Self-reflection has been one of the more widely encouraged behaviours in learning in the last two decades. This is a task that is often easier to ask of others than to carry out oneself. Looking back after more than fifteen years on my own postgraduate research, I am startled now by how much of my focus was on the evidential objectives of the research, the translation and transcription of the documents, and the collation and ultimately interpretation of the findings, and in contrast how little thought I gave to my own learning and practice. I rather too readily responded to the carefully framed questions of my supervisor as if they were surface-level queries of my progress, too often missing their deeper purpose, challenging me on my processes and the development of my understanding.
My research objective was to answer questions about the changing relationship between two medieval English kings, Richard II (ruled 1377-1399) and his usurper, Henry IV (ruled 1399-1413), and the higher ranks of the nobility. I was attempting to understand the extent to which the actions of the crown could change the territorial balance of power, and the extent to which transfers of authority over landed estates could yield measurable changes in politics and government, both within the crown’s ruling institutions, and in the localities. I tried to trace this through studying changing patterns of behaviour among tenants and retainers, and through the impact of disrupted tenure on the economics of noble inheritances. Naturally, I also drew heavily on the work of the great experts in this field, notably G.A. Holmes (1927-2009), K.B. McFarlane (1903-1966), Rees Davies (1938-2005), Nigel Saul, Chris Given-Wilson, Caroline Barron and Simon Walker (1958-2004), among others.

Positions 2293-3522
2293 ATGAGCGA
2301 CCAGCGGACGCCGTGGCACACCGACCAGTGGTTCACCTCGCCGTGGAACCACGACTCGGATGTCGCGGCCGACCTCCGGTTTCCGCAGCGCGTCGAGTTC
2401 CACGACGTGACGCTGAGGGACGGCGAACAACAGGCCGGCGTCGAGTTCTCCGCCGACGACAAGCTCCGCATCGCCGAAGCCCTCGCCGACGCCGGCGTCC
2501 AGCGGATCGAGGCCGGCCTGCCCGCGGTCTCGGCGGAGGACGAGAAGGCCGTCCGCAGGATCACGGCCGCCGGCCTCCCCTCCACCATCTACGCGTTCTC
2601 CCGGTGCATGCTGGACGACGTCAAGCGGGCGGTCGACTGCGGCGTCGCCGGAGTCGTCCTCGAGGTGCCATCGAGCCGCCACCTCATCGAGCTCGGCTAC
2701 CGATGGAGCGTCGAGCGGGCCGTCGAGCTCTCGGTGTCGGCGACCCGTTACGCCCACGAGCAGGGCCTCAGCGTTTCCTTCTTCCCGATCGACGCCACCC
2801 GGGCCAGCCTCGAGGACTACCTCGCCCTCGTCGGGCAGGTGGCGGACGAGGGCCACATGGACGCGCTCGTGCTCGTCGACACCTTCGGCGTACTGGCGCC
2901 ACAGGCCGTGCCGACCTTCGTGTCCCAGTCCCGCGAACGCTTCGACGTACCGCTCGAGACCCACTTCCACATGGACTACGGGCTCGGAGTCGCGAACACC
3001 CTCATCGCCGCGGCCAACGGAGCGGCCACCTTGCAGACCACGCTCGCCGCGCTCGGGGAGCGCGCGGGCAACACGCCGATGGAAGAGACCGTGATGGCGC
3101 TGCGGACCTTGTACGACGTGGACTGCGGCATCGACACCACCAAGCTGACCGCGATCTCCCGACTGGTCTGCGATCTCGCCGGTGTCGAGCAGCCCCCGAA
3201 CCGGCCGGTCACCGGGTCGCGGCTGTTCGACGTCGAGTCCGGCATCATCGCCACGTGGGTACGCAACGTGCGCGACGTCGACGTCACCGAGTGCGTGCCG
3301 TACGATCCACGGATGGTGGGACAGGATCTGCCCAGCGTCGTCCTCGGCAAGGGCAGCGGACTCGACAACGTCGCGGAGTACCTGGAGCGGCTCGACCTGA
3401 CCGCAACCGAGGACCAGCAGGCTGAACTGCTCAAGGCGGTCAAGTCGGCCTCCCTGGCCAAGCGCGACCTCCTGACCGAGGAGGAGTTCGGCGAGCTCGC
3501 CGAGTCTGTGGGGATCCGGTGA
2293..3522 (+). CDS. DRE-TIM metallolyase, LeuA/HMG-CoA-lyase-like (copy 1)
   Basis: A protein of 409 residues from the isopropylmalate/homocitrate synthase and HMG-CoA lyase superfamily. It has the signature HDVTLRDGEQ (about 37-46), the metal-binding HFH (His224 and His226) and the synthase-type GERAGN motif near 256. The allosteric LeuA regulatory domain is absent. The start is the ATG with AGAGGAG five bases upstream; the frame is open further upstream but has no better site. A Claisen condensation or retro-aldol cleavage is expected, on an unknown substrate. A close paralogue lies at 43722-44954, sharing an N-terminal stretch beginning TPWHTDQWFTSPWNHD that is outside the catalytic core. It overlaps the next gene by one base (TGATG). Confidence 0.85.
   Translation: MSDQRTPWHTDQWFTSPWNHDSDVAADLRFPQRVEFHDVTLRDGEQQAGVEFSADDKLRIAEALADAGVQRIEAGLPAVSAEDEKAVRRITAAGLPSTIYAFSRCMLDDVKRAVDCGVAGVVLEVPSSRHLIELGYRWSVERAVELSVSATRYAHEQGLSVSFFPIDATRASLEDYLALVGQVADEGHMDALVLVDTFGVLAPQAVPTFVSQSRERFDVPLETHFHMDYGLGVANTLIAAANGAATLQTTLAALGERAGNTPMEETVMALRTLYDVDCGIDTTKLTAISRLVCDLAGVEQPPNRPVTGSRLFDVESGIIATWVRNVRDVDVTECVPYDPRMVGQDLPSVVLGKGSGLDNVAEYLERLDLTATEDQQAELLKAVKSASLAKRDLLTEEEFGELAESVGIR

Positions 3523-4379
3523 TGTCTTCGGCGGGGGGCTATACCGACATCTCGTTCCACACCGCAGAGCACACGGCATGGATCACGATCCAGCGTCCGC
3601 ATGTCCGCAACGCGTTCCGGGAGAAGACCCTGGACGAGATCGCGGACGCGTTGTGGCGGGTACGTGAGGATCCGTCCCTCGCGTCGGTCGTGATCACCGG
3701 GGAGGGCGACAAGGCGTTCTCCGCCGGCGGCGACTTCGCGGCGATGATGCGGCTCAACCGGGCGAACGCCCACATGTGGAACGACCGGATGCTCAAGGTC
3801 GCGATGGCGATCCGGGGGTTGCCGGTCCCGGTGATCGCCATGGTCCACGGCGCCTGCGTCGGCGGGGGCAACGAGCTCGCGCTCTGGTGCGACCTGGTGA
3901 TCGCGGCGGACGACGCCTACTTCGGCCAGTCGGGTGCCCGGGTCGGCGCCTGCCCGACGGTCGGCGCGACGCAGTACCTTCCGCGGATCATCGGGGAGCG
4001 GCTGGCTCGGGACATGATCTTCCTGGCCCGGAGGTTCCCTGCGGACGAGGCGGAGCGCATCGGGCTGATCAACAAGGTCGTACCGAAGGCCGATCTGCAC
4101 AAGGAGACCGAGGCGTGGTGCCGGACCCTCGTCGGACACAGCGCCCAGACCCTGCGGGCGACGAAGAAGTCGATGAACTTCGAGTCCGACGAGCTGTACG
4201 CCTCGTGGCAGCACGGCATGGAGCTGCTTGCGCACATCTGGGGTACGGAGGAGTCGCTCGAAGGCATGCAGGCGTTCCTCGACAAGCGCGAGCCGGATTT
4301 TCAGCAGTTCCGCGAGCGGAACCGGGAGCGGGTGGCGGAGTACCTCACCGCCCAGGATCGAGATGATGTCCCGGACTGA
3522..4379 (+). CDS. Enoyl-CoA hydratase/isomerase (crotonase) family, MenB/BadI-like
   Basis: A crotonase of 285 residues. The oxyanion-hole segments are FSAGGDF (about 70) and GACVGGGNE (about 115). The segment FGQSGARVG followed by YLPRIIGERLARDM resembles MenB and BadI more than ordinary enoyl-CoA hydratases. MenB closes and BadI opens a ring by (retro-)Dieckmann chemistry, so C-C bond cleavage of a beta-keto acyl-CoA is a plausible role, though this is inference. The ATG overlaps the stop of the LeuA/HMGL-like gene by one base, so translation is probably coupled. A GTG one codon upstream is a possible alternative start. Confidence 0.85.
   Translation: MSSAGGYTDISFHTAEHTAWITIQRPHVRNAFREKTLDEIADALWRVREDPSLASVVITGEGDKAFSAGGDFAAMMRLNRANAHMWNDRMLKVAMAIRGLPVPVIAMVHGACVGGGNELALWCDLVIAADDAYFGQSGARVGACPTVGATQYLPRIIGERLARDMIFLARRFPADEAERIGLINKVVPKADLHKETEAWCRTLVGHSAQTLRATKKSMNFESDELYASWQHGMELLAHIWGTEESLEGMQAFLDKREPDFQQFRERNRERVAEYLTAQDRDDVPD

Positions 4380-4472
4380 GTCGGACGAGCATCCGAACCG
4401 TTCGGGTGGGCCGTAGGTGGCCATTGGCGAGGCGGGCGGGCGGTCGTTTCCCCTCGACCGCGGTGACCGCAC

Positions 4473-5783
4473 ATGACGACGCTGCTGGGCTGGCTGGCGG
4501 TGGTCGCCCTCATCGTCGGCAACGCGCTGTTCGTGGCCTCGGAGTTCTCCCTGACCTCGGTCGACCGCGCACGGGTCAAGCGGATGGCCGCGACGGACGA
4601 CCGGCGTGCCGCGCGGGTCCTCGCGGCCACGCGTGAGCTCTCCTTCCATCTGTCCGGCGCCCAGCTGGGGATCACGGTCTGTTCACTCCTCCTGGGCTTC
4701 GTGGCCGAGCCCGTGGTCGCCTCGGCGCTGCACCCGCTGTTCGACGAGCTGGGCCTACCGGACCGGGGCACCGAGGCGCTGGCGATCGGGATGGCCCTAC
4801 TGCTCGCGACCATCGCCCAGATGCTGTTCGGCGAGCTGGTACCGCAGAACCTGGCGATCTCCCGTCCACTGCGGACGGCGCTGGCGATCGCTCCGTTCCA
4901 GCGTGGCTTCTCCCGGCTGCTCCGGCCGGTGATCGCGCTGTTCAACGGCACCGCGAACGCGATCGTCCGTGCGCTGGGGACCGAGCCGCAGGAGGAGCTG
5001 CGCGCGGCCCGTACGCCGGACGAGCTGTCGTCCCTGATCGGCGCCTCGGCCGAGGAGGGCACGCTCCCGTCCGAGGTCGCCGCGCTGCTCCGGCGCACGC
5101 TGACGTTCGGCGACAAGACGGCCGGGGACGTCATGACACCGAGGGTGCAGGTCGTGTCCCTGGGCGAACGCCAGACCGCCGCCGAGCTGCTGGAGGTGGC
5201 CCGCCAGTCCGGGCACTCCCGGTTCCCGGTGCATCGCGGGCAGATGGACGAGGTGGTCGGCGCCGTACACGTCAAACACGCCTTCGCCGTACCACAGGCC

My general conclusions were that attempts to re-order political power through the seizure and re-allocation of noble estates yielded limited returns for the crown, as tenurial disruption appeared to make them less profitable, in many instances, and that those who were economically dependent on them, such as estate personnel, would act in ways to minimize the impact of change, and in some cases to protect the integrity of the inheritance in anticipation of a return of the disgraced family. These conclusions found their way into a number of articles, and a book The Politics of Magnate Power in England and Wales, 1389-1413 (Oxford, 2003).
My manuscript research notes were originally written by hand during visits to a range of archives, principally the National Archives, the British Library and a range of regional record offices, during, and in a few cases shortly after, my time as a postgraduate student. The documents (with a handful of exceptions) were in Latin or Anglo-Norman, and I translated them into English (to the best of my ability). I initially hand-wrote the notes, and then typed them up within 24 hours.
As a historical source in their own right, my notes, albeit extensive, are manifest in their limitations. My eye was arbitrarily selective, only recording what I was looking for to answer my research question, and doubtless I missed much of lateral significance. Secondly, while my palaeographical skills were functional, this was never my greatest strength, and on occasions the physical condition of the manuscripts and the faded or obscure nature of the writing, resulted in an admission of defeat, expressed rather pathetically as ‘unreadable.’ (Others, more able, if not more diligent, would have soldiered on.) In some instances I simply ran out of time.
My notes from the National Library of Wales and the University of Wales were due to the kindness of my supervisor, Rees Davies, and I also took notes from the K. B. McFarlane papers.
Since completing my thesis and the publications that followed, I have done little with the original notes, treating them as spent raw material, rather than as a pathway back into a more critical view of my own practice. They were never written with publication in mind, and therefore contain numerous and recurring infelicities such as typos, and ill-conceived contractions and abbreviations of my own devising. However, notwithstanding all these obvious limitations they may be of some use to anyone researching the period, if only as a pointer to reference numbers for ordering or downloading the original manuscripts.
What follows below are three files of my manuscript notes on the higher nobility in the reigns of Richard II and Henry IV.